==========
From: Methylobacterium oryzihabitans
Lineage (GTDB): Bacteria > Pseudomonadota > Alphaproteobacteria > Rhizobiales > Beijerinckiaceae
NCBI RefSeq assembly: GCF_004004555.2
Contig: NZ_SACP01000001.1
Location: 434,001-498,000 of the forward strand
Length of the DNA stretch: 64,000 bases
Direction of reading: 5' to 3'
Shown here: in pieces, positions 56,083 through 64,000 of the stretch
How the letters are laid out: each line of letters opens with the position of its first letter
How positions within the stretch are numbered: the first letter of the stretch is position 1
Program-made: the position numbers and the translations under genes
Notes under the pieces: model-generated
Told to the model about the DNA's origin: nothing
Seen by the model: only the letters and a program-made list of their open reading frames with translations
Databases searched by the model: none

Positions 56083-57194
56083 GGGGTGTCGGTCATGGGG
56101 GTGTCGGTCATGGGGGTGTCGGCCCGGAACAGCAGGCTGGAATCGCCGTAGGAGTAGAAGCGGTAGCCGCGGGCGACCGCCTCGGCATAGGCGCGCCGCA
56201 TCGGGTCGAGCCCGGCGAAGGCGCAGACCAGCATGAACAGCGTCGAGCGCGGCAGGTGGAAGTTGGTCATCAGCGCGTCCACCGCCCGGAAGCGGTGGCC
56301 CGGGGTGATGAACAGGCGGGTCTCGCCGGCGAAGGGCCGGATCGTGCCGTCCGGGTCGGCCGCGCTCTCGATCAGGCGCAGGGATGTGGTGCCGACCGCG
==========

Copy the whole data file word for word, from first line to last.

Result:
From: Methylobacterium oryzihabitans
Lineage (GTDB): Bacteria > Pseudomonadota > Alphaproteobacteria > Rhizobiales > Beijerinckiaceae
NCBI RefSeq assembly: GCF_004004555.2
Contig: NZ_SACP01000001.1
Location: 434,001-498,000 of the forward strand
Length of the DNA stretch: 64,000 bases
Direction of reading: 5' to 3'
Shown here: in pieces, positions 56,083 through 64,000 of the stretch
How the letters are laid out: each line of letters opens with the position of its first letter
How positions within the stretch are numbered: the first letter of the stretch is position 1
Program-made: the position numbers and the translations under genes
Notes under the pieces: model-generated
Told to the model about the DNA's origin: nothing
Seen by the model: only the letters and a program-made list of their open reading frames with translations
Databases searched by the model: none

Positions 56083-57194
56083 GGGGTGTCGGTCATGGGG
56101 GTGTCGGTCATGGGGGTGTCGGCCCGGAACAGCAGGCTGGAATCGCCGTAGGAGTAGAAGCGGTAGCCGCGGGCGACCGCCTCGGCATAGGCGCGCCGCA
56201 TCGGGTCGAGCCCGGCGAAGGCGCAGACCAGCATGAACAGCGTCGAGCGCGGCAGGTGGAAGTTGGTCATCAGCGCGTCCACCGCCCGGAAGCGGTGGCC
56301 CGGGGTGATGAACAGGCGGGTCTCGCCGGCGAAGGGCCGGATCGTGCCGTCCGGGTCGGCCGCGCTCTCGATCAGGCGCAGGGATGTGGTGCCGACCGCG